Gary Anderson

Gary Anderson

The Bath Planning Board has embraced Bath Iron Works’s mitigation proposal of $160,000 in city improvements as offset for its new $25 million facilities project.

In considering BIW’s offer, one board member expressed being “underwhelmed” by BIW’s largesse. Talk then quickly turned to the warranty of what few trees would be planted, as not to continue looking into a pygmy pony’s mouth.

At passage, not wanting to further impede BIW’s application, the board settled for having won partial flexibility in dotting “i”s and crossing “t”s at a later date. So, if the City Council agrees, $100,000 would go to redesigning the North Yard parking area and $65,000 for yet-to-be-determined accoutrements at South End Park.

That is a 0.64 percent bone from a $25 million industrial impact expenditure.

The improvements are nominal, standard fare — another exercise in thinking inside a traditionallyboxed approach.

The lion’s share of the offset goes toward beautification of the Leeman Highway/ Downtown nexus. That is all good for the city, which desperately needs improvement at that nexus, but it is little solace for immediate neighbors to the project or all those passing BIW’s Great Green Monster daily.

Those in the shadow of BIW can walk up to Route 1 or down to the “dog park” for visual improvements deferred from immediate neighborhood enhancement. The thinking here remains unchanged: The Washington Street BIW corridor is an industrial zone; therefore, urban blight is unavoidable, and should be expected and accepted by those living there.

The truth is that the zone is equally residential, that Washington Street is a secondary or tertiary gateway into downtown, and industrial facades need not be heinous.

That the Washington Street BIW gateway corridor is rivaled by the Route 1 corridor as a negative persona of the City of Ships brings up another sad example of community inertia in supporting what its city planner champions as “quality of place.”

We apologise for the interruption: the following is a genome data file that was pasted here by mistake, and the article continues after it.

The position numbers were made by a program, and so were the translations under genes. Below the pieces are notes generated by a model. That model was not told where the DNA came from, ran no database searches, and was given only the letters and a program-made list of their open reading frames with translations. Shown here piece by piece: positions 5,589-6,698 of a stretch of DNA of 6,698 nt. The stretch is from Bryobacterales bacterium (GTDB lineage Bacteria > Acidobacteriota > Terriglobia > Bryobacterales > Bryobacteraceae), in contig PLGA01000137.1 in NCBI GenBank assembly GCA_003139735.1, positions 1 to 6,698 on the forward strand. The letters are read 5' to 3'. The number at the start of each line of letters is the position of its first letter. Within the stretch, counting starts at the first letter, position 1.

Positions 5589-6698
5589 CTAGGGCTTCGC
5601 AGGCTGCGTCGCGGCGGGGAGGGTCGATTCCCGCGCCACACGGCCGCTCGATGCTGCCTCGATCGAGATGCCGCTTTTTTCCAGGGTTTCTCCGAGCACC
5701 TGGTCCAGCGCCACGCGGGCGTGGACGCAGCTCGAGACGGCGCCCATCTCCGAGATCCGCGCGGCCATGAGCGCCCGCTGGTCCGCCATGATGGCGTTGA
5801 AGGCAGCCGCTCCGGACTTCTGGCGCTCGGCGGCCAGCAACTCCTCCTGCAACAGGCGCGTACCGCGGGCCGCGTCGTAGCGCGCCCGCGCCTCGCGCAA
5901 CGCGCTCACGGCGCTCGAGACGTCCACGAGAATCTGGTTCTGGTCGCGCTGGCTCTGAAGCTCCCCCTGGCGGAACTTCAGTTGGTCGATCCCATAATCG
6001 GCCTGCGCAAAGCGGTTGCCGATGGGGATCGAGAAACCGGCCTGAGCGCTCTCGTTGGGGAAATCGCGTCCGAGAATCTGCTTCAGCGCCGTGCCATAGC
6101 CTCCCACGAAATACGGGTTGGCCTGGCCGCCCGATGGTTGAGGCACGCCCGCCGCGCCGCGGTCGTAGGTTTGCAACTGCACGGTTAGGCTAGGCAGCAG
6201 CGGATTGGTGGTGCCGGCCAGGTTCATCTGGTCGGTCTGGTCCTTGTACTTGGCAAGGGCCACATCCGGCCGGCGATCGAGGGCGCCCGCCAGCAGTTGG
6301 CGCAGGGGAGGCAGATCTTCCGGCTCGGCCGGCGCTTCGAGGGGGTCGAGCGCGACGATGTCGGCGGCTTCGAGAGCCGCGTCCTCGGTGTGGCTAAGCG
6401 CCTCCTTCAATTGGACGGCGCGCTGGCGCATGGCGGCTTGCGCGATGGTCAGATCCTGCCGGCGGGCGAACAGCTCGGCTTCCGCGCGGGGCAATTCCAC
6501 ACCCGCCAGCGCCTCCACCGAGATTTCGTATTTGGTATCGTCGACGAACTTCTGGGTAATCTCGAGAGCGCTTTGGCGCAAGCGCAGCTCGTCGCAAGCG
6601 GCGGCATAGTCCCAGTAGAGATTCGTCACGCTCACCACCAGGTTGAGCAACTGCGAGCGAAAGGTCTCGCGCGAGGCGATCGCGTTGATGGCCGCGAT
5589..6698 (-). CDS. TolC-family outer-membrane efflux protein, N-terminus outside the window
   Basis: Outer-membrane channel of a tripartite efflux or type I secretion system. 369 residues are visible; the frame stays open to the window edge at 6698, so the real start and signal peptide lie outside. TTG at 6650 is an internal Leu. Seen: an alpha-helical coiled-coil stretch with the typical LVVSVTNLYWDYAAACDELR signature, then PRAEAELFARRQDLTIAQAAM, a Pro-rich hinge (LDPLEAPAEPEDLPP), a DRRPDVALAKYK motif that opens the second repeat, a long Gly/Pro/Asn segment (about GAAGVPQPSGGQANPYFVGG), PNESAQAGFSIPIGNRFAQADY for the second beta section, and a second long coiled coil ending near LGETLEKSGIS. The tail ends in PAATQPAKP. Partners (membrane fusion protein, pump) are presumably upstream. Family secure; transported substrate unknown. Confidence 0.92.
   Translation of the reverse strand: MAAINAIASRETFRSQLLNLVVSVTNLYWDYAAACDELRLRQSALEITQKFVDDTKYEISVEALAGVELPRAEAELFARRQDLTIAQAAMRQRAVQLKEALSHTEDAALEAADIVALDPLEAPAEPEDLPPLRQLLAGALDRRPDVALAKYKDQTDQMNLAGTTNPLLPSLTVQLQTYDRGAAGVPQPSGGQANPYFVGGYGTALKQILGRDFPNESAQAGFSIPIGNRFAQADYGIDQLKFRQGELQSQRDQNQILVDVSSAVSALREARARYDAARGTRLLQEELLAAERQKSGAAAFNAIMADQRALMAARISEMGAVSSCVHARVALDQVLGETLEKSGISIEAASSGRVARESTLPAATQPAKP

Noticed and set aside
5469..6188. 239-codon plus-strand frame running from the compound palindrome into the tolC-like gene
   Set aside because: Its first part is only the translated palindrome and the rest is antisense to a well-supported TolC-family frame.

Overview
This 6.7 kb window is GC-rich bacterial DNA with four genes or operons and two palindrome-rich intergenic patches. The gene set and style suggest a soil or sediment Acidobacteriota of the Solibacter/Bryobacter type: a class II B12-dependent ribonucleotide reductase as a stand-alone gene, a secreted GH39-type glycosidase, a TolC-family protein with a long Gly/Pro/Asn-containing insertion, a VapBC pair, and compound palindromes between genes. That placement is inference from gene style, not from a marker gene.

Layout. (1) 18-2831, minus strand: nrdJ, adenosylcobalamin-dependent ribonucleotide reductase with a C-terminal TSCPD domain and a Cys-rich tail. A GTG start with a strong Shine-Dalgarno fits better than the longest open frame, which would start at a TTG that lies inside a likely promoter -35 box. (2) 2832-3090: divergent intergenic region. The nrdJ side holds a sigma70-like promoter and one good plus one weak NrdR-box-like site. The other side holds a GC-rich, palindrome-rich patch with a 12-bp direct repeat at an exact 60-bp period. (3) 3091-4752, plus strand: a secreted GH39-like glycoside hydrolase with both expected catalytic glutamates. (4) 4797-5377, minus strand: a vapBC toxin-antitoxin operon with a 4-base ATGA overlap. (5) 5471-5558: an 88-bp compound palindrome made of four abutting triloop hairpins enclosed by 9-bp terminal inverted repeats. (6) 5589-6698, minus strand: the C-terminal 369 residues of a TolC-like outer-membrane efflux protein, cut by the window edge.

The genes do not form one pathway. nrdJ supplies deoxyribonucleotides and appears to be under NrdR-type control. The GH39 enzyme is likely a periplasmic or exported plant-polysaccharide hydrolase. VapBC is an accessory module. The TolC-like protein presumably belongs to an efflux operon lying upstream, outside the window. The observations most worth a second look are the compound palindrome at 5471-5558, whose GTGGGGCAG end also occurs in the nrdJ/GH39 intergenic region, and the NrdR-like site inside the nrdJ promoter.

This thinking is exactly why some of us in the south end chose an end-run around city governance in order to achieve real significant mitigation at the time of BIW’s Land Level Transfer Facility expansion.

Maybe 0.64 percent of a project’s cost in offsets meets, or even exceeds, whatever the set standard is. But BIW, once truly Bath-based and devoid of “from away” detachment, should do better.

It should always have done better in its TIF dealings. The “dog park” and noise compliance should not have been so hard won, or won through the necessity of bypassing the city’s role.

The sea change in community corporate relationship that occurred through that grass roots dialogue, realized so positively 14 years ago, is sadly forgotten now, by all parties.

I think of Wiscasset’s benefit from Maine Yankee, of MBNA’s example of community improvement during its tenure in Camden, or how L.L. Bean’s exponential footprint succeeds as being the best dressed elephant in the room, and then I wonder why BIW continues to take the bottom-line route rather than the high road.

As the Bath City Council deliberates, there remains an opportunity for BIW and the city to step up to the plate and bring about real significant improvement along Washington Street — not by more ineffectual attempts to hide such a mammoth presence, but to provide it with as attractive a presentation as possible by actually making the Washington Street corridor more inviting along its periphery.

When planning consultant DeWan Associates was given this challenge, their presentation was to show slides of the corridor’s jumble of poles and wires and to simply remark: “What is this all about?”

The city’s solution was to move the curb and install street-end architectural elements as distractions. CMP’s bottom line eyesore was left standing. What if BIW eliminated all the telephone poles along its Washington Street periphery, from Route 1 on down to the “dog park,” removing that overlay’s additional aesthetic insult? That would be a serious and truly effective makeover.

Line burial, though expensive, is routinely used as a solution in aesthetic offsets. It was to be a permit requirement when an enormous high rise condominium project was to be built on Bath’s downtown waterfront. BIW’s own design for the $100,000 improvement along their main parking lot includes side walk capacity for “when” power lines are finally buried along that stretch.

This proposal would be a major step up in BIW’s offset allotment, but with all the public financing from Bath, past and proposed, I think BIW should be pressed to finally do the right thing.

Given BIW’s power consumption, and as penance for their infrastructure’s ubiquitous poke in the eye, Central Maine Power Co. should be able to find some amortized payment arrangement.

Or, the CEO of BIW’s parent company, General Dynamics, paid $18 million in 2012, could simply pick up the tab by forgoing two weeks’ salary.

GARY ANDERSON, of Bath, was a community liaison between Bath’s south end and Bath Iron Works during BIW’s Land Level Transfer Facility expansion.

Comments are not available on this story.